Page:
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Armenia: An Opportunity for Statesmanship
Armenia: An Opportunity for Statesmanship
Table of Contents
  1. Executive Summary
A Hundred Years On, Armenian Genocide Reverberates
A Hundred Years On, Armenian Genocide Reverberates
Report 217 / Europe & Central Asia

Armenia: An Opportunity for Statesmanship

Unless Armenia’s next presidential election is fair and gives its winner a strong political mandate, the government will lack the legitimacy needed to implement comprehensive reforms, tackle corruption and negotiate a peaceful end to the Nagorno-Karabakh conflict.

Executive Summary

After May’s parliamentary elections, Armenia is preparing for a pivotal presidential vote in 2013 that will determine whether it has shed a nearly two-decade history of fraud-tainted elections and put in place a government with the legitimacy needed to implement comprehensive reform and resolve its problems with Azerbaijan. President Serzh Sargsyan has a brief opportunity to demonstrate statesmanship before he again faces the voters in what is likely to be a competitive contest. Sargsyan has demonstrated some courage to promote change, but like his predecessors, he has thus far failed to deal effectively with serious economic and governance problems, including the debilitating, albeit low-intensity, Nagorno-Karabakh war. Another election perceived as seriously flawed would serve as a further distraction from peace talks and severe economic problems. The likely consequences would then be ever more citizens opting out of democratic politics, including by emigration.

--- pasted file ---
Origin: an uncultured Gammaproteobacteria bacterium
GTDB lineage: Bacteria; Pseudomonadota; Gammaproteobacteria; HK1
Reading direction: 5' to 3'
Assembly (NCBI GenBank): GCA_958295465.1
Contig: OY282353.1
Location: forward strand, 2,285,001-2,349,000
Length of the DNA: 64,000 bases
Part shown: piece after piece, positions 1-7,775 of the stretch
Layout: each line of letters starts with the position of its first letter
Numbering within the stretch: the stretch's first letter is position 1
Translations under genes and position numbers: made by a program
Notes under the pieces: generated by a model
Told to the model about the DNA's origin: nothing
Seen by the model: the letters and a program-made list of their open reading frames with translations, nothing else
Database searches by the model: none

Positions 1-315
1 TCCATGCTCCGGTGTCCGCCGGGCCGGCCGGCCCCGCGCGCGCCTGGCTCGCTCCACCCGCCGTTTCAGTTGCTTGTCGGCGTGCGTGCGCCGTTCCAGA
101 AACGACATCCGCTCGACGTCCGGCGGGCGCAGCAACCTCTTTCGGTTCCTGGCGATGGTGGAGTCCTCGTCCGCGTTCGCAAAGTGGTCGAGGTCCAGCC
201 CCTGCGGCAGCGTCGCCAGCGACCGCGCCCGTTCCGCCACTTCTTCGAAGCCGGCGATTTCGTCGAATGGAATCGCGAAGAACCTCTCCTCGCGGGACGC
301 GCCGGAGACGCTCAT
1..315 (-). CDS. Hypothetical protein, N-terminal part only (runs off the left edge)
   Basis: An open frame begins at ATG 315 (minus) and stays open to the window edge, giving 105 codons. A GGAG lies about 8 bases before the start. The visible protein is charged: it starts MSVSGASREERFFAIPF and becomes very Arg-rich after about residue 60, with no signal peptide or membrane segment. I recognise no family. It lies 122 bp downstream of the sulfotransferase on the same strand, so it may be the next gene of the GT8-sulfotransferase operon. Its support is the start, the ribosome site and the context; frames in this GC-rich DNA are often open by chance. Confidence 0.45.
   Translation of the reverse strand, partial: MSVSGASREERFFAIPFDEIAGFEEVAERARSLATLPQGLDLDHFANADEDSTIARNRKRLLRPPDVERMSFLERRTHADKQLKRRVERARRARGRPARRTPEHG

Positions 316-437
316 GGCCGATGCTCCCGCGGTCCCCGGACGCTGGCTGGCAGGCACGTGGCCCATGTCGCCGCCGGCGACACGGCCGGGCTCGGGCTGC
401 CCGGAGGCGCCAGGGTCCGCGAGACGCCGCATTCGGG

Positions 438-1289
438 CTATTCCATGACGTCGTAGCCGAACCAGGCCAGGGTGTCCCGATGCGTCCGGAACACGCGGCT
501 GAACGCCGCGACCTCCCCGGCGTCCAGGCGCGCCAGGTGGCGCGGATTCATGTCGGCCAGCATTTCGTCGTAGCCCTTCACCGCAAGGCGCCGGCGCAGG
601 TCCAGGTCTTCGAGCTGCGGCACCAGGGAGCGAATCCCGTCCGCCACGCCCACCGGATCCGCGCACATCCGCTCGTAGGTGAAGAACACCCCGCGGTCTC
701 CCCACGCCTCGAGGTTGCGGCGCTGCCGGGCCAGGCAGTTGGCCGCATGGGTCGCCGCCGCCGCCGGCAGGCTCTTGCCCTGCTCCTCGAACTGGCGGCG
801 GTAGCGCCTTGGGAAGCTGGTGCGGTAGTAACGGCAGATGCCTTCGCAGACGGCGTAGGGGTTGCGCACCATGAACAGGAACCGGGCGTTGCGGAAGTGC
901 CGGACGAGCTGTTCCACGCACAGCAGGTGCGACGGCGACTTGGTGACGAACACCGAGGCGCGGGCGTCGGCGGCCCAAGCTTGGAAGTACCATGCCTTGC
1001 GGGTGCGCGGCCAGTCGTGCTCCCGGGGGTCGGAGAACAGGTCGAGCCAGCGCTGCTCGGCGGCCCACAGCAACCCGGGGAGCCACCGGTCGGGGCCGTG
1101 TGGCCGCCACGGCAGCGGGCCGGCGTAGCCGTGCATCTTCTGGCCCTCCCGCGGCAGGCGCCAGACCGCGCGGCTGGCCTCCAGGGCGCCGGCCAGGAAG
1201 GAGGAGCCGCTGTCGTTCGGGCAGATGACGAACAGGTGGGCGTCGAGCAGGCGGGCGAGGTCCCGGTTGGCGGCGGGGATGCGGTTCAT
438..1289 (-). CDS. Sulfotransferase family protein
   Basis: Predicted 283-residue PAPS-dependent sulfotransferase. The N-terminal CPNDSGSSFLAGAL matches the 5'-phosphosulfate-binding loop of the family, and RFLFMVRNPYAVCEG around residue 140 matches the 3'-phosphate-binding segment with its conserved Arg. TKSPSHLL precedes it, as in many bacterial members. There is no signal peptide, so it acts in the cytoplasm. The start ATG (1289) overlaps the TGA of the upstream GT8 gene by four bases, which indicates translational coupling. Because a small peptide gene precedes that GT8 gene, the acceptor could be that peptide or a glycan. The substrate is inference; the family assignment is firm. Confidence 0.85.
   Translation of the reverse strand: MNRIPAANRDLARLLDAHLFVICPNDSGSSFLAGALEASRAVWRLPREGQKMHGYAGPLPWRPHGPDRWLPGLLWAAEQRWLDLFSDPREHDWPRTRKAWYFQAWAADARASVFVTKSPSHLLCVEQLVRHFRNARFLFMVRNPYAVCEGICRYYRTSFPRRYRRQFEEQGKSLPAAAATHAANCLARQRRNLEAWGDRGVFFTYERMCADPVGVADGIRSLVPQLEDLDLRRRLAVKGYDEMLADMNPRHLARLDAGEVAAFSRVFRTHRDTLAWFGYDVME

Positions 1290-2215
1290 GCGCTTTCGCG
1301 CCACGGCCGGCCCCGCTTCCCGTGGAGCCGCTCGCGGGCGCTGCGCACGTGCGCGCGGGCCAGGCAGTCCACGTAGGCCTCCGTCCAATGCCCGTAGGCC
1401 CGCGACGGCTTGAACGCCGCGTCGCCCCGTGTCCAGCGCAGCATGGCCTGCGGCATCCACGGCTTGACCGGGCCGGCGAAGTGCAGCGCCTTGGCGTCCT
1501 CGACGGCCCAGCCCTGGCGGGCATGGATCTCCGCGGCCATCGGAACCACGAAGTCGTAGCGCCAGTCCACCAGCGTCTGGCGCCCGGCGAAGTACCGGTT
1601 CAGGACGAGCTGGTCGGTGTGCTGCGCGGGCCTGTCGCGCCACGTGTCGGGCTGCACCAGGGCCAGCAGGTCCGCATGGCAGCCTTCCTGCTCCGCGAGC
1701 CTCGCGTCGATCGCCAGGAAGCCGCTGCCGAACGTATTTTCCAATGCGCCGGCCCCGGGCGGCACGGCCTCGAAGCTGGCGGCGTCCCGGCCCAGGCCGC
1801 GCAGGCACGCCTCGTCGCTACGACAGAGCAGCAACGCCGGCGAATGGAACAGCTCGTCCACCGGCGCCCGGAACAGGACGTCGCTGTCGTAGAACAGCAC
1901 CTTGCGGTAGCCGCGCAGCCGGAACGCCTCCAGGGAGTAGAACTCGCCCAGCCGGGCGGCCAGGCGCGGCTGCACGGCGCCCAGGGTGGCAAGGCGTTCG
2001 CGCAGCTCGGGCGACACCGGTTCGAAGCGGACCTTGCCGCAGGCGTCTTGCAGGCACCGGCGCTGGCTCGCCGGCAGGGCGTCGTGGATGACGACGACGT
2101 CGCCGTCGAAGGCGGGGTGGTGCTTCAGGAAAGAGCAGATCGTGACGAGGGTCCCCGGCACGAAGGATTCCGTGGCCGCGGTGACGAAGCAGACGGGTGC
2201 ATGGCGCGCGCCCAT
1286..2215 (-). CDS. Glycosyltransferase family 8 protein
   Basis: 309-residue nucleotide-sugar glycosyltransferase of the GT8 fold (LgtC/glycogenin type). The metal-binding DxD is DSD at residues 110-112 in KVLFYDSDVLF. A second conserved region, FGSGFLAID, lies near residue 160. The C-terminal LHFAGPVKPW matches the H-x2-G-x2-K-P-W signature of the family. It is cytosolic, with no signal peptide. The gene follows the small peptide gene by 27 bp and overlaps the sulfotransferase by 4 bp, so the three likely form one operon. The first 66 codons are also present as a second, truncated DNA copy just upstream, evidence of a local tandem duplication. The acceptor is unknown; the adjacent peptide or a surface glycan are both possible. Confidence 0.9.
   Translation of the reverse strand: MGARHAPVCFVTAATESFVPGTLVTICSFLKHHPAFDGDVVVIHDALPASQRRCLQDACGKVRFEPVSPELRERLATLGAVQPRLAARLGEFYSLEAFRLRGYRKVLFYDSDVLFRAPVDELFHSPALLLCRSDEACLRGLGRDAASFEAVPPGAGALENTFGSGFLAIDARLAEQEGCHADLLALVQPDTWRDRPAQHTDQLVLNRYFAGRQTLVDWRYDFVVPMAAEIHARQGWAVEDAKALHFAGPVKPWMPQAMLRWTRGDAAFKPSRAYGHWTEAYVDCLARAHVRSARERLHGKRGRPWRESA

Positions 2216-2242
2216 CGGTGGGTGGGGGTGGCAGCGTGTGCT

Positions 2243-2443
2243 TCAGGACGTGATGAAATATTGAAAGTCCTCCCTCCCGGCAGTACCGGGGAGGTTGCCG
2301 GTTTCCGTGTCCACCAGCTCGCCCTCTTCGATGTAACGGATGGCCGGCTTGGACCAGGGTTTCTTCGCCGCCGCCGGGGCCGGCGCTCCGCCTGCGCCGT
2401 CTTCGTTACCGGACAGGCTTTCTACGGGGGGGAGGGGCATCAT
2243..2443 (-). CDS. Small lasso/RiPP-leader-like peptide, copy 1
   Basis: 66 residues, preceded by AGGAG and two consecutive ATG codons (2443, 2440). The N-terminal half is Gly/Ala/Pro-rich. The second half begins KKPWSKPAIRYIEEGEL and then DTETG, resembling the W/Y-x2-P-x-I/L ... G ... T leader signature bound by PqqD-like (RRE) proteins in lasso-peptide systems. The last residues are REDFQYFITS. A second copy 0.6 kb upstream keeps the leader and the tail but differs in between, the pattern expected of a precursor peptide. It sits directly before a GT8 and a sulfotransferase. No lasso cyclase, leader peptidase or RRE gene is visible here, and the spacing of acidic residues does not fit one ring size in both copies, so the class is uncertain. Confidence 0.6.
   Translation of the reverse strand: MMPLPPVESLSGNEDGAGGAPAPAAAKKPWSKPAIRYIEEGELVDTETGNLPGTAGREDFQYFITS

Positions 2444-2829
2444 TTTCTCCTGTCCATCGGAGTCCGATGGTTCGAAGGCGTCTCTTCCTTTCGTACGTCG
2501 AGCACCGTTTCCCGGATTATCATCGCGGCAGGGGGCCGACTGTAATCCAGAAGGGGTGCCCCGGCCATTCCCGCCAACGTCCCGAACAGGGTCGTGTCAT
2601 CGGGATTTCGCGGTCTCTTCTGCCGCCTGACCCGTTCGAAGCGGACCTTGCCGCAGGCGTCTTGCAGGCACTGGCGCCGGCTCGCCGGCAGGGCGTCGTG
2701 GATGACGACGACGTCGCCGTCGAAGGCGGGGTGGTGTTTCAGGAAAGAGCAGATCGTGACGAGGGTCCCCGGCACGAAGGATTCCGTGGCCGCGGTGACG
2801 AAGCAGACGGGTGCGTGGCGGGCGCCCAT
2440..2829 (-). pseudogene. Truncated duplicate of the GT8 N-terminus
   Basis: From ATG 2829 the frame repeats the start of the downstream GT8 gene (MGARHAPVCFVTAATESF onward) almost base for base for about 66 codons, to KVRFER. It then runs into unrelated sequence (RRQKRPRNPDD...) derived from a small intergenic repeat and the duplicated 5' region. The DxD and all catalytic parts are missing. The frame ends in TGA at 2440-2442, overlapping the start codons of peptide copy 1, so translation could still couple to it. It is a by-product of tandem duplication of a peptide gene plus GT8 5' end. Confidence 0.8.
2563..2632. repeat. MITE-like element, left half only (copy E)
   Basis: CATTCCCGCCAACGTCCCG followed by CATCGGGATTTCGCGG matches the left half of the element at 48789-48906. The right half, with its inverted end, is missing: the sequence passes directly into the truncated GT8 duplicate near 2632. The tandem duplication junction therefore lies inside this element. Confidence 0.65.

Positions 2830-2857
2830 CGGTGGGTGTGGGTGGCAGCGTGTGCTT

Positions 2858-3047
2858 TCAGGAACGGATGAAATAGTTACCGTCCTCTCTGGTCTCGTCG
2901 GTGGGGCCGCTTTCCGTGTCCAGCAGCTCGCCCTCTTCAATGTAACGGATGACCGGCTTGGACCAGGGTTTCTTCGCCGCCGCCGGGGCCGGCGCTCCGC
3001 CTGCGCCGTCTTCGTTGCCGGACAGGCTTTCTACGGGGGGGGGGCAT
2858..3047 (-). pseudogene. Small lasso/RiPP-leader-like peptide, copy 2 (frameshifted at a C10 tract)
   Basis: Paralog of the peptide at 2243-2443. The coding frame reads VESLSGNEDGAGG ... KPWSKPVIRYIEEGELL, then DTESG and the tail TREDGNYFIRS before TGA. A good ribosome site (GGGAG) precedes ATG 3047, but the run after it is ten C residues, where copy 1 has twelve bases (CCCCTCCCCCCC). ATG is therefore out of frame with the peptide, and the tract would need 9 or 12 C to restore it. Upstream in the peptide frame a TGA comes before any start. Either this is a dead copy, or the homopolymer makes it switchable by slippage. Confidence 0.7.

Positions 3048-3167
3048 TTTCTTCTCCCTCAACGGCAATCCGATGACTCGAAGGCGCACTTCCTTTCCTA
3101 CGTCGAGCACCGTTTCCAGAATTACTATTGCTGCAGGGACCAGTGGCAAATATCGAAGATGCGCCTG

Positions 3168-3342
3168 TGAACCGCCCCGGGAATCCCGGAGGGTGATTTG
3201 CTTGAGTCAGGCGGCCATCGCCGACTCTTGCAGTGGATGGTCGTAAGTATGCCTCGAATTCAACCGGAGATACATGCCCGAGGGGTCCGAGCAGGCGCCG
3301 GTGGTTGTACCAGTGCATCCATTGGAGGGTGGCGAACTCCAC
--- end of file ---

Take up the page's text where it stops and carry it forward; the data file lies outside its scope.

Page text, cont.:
The genuinely competitive parliamentary election had some positive signs. Media coverage during much of the campaign was more balanced, and free assembly, expression and movement were largely respected. The president’s ruling Republican Party won a solid majority of seats, but its former coalition partner, Prosperous Armenia – associated with rich businessmen and ex-president Robert Kocharyan – came in a strong second. The Armenian National Congress (ANC), led by the first post-independ­ence president, Levon Ter-Petrossian, returned to parliament after a more than ten-year absence. Nevertheless, many old problems reappeared: abuse of administrative resources; inflated voters lists; vote-buying; lack of sufficient redress for election violations; and reports of multiple voting and pressure on some voters. Reforms adopted after the violence that left ten dead and 450 injured following the 2008 election that brought Sargsyan to power were spottily implemented.